Back in October, I said that Mannkind (MNKD) “looks doomed”. To be honest, you could have said that about them and their inhaled-insulin drug Afrezza for many years, with a good chance of being right – I said it back in 2008, for example. And it’s not that I’m some sort of prophet. I mean, there have been so many things to doubt over the years that a person tends to lose count. I have to admit that I was amazed when Sanofi partnered with them on the stuff.
But as quarter after quarter has gone by, it’s become clear that Afrezza is not selling. It just isn’t. There doesn’t seem to be a market, which was the same problem that Pfizer discovered in their catastrophic experience with Exubera. Not enough people seem to want (or need) an inhaled insulin to make the development of an inhaled insulin worthwhile, and arguing with that proposition has been increasingly costly.
This morning, Sanofi terminated their agreement with Mannkind. The company is very close indeed to running out of money, and anyone who wants to go on with Afrezza is going to have to find a way to pay for a big post-launch safety trial. As Adam Feuerstein puts it in that link, “The financial challenges facing the company now are just about insurmountable“. But the MNKD cultists, some of them anyway, are still hanging on. I took a look through Twitter a while ago, searching $MNKD, and sure enough, there are people out there going on about how this is bullish news, Sanofi wasn’t even trying, Mannkind wanted to ditch them so that Afrezza could really take off, and so on and very much so on. The stock actually crept up a bit after the initial drop on the news. Idiotic conspiracy theories are already being proposed.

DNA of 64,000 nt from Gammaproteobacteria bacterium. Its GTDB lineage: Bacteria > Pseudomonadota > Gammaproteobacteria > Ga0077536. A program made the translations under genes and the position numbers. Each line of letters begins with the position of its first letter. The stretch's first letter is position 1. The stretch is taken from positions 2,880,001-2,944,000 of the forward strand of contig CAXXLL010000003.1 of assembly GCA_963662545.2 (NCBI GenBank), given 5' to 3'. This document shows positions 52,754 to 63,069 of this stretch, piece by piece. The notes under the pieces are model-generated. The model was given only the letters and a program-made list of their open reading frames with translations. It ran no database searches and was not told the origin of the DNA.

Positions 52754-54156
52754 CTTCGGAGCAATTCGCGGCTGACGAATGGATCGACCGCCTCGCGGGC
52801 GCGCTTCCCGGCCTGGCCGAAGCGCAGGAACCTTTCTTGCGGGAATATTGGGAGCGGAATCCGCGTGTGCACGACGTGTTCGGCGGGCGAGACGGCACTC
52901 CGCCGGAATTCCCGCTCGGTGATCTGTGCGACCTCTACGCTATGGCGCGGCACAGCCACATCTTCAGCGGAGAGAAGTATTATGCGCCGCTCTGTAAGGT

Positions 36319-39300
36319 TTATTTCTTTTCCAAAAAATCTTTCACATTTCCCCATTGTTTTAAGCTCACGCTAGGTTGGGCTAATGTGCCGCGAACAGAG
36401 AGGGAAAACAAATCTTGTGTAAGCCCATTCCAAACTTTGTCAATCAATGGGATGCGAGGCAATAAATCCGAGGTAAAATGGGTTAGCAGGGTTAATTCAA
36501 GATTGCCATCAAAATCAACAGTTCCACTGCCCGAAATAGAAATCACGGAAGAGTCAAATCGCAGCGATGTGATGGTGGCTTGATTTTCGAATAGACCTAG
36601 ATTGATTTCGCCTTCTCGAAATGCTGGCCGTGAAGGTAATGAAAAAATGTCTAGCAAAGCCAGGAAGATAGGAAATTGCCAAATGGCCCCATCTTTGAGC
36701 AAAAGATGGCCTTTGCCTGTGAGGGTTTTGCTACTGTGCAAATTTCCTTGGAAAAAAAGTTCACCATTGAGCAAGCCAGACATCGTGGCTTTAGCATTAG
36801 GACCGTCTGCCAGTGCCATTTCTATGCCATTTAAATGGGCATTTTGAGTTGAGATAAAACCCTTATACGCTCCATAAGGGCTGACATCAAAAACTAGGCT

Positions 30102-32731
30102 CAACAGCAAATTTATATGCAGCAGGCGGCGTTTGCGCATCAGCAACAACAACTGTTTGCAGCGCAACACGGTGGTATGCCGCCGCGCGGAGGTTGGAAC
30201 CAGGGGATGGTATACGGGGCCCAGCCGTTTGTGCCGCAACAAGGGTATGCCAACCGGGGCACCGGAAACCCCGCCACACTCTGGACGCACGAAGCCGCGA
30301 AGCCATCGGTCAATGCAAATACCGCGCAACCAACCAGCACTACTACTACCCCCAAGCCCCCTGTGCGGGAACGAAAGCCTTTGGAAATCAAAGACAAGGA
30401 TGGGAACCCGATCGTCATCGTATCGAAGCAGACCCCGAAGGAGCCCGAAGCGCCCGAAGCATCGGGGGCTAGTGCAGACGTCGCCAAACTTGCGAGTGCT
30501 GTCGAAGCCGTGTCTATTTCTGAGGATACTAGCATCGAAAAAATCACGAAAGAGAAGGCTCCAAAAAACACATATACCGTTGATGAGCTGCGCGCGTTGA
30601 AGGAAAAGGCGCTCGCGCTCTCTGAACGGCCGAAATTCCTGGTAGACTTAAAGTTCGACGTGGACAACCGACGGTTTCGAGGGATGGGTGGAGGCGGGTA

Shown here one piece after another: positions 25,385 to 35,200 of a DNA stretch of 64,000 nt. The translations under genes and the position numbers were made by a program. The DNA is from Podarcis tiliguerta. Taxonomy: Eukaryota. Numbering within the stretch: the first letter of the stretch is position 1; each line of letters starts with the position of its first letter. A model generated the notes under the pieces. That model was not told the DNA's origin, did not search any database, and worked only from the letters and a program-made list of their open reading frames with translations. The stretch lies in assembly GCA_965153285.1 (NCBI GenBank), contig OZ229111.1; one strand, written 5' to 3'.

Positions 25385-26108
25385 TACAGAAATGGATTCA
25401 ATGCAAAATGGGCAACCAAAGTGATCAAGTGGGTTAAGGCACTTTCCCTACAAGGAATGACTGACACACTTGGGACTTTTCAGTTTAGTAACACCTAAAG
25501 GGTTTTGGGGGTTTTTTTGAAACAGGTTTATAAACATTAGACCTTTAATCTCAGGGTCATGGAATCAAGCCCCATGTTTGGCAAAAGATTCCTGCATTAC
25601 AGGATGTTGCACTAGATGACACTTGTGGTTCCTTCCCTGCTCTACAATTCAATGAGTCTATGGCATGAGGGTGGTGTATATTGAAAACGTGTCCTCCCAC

This is all delusional. (As Phillip II wrote in the margin of a report from one of his men that the Armada had actually survived and was regrouping to attack England, “Nothing of this is true. It would be well to tell him so”) It would be well if the people who are trying to convince themselves to keep buying Mannkind stock would give it up while they still have at least a tiny bit of their money left. It would have been better to have avoided the stock from the start, but the kind of person who wears an Al Mann t-shirt would surely have handed over their cash to some other lost cause by now, anyway.
Update: fixed the stock symbol. I’m going to blame that one on the fever I’ve got today. . .
Update 2: fixed the Phillip II quote, which my memory had slightly reworded. But since I last read Mattingly’s “The Armada” in 1982, I don’t feel that bad about it!